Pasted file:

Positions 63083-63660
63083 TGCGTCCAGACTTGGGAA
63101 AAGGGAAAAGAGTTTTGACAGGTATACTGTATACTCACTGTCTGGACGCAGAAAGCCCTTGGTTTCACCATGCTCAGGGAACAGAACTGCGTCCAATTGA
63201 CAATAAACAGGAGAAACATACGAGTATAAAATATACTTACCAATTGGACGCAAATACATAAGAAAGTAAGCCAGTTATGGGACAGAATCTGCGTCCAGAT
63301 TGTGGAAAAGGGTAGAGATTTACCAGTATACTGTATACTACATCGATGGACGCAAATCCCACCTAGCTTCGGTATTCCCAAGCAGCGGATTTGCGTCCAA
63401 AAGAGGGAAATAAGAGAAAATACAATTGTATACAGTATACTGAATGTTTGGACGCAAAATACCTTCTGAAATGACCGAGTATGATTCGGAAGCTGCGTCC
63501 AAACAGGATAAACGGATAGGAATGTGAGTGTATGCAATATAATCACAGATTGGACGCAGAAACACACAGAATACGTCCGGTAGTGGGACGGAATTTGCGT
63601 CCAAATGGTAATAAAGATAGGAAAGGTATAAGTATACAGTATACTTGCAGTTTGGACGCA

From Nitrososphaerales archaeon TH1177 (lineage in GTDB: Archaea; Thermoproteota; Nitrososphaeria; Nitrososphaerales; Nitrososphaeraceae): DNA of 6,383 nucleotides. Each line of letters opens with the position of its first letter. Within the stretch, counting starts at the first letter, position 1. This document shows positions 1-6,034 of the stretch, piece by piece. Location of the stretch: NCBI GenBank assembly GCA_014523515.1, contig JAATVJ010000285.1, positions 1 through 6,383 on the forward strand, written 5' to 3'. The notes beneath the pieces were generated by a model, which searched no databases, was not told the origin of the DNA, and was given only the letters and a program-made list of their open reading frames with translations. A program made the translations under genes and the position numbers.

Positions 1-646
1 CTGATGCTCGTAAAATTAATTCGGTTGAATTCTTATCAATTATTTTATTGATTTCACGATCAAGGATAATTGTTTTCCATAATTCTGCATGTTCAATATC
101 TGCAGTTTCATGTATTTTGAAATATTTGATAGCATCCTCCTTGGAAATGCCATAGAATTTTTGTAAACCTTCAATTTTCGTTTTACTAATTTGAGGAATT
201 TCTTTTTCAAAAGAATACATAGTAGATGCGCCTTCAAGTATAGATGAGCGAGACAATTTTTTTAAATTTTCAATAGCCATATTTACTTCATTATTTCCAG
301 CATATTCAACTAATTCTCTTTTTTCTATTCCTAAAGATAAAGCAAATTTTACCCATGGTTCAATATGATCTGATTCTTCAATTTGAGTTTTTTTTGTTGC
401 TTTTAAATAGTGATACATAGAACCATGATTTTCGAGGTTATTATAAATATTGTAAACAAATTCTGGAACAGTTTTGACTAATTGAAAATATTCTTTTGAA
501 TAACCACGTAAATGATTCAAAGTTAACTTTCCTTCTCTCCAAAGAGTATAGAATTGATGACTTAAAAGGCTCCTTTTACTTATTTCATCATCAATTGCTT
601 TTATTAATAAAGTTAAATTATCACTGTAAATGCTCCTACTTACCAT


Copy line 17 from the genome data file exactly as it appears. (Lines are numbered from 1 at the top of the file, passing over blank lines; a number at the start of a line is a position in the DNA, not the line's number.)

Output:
601 TTATTAATAAAGTTAAATTATCACTGTAAATGCTCCTACTTACCAT